READ ALSO: Why Germany has strict shop opening hours

Is the law likely to change?

A survey by Spiegel in 2017 showed that 61 percent of Germans wanted to be able to shop on a Sunday, and this desire is shared by the trade industry.

The German Trade Association, for example, which represents around 400,000 independent companies, has strongly criticised Germany’s refusal to budge on the issue of Sunday openings on several occasions and argued that Sunday opening is also popular with staff, with many shop assistants appreciating the work in a more relaxed atmosphere.

In its latest statement on the issue, the association stated that, especially after following the economic impact of the pandemic, many retailers would benefit greatly from being able to open on Sundays. 


“It is remarkable that in no other EU country Sunday opening is as restricted as in Germany,” the association said. “Even in strongly Catholic EU countries such as Italy and Poland, shoppers can generally shop on Sundays. The same applies to France, although they place great value on culture and socialising.”

However, even if there is a widespread desire in some quarters to allow Sunday trading, an amendment to the constitution would require the consent of two-thirds of the German parliament. Also, there remains strong opposition to changing the rule from many workers’ groups and trade unions.

Trade union Verdi, which regularly files complaints against states and organisations which seek to deviate from Sunday trading restrictions, said that Sunday rest is still very important for workers.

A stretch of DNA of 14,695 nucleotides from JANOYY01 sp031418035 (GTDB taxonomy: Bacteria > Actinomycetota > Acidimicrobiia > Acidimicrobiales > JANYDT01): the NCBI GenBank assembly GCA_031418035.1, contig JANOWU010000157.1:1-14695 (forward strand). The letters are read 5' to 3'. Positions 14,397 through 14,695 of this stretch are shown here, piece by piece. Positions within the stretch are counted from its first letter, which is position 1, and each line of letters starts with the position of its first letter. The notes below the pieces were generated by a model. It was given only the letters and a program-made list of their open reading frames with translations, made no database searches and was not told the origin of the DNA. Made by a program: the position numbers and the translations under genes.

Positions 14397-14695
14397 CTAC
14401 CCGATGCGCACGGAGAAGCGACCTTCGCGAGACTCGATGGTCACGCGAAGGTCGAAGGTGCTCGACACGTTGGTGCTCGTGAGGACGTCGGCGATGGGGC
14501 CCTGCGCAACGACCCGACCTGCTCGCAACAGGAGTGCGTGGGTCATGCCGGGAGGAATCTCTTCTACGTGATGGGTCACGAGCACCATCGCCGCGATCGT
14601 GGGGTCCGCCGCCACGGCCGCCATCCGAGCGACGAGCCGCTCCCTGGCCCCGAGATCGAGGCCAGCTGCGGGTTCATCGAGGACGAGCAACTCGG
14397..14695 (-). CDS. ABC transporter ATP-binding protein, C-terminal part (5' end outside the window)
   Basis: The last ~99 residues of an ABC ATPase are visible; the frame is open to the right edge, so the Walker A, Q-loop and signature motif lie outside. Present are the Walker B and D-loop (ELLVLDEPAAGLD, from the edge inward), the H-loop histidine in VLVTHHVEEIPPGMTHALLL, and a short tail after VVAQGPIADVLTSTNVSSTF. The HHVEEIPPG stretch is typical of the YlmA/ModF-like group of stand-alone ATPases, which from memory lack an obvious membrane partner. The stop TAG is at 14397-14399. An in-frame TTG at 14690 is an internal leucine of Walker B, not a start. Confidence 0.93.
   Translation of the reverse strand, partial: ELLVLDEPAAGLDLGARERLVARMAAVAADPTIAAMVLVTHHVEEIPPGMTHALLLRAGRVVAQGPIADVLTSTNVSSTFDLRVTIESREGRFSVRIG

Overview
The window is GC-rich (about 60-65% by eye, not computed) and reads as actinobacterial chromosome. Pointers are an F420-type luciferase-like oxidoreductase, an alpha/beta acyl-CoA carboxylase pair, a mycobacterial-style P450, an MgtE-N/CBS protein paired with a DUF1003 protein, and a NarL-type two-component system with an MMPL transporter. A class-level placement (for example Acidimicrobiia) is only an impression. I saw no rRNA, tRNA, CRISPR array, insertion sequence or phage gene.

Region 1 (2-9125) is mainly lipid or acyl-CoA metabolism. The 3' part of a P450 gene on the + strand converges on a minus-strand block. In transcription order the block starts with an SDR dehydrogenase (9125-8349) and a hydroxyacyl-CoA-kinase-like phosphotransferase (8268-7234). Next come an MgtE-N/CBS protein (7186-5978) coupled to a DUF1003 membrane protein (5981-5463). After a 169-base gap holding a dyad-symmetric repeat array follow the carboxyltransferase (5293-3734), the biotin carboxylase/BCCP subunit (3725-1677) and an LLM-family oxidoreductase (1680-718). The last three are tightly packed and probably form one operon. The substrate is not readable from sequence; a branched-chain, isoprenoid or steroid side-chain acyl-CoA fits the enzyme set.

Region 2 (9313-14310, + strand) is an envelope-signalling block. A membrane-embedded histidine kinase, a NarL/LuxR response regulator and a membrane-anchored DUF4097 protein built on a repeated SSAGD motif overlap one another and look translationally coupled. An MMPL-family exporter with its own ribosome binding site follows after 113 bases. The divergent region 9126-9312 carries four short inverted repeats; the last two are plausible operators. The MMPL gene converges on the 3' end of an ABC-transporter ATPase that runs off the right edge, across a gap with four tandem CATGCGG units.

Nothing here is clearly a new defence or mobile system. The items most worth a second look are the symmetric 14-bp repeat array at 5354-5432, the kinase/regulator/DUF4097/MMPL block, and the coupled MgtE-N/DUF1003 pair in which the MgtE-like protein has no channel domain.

A sign reads “Spring for Frankfurt – Sunday trading day” in front of a shoe shop in Frankfurt.

A sign reads “Spring for Frankfurt – Sunday trading day” in front of a shoe shop in Frankfurt. Photo: picture-alliance/ dpa/dpaweb | Arne Dedert

A spokesperson said: “We have just one day a week when employers can’t stop us from going to football together, meeting friends, attending cultural events, or spending free time with the whole family.

“And we want to keep it that way. There are six days a week when we can go shopping, take the car to the garage, do our banking, or get the package delivered from the online retailer. On Sunday, there has to be peace and quiet.”

The Verdi spokesperson added that it’s important to think about “work-life balance, and not about being available 24/7 for a company”.

We also asked the union if the law looks set to change in the near future.

The spokesperson said: “Sunday, which is a non-working day for most people, has so far been protected by the majority of political parties in Germany.

“Verdi, with its almost two million members, continues to work to ensure that working on Sunday does not become an everyday occurrence.”

So it appears that the culture shock for many non-Germans of shops being closed on Sundays won’t change anytime soon. 

READ ALSO: From nudity to sandwiches – the biggest culture shocks for foreigners in Germany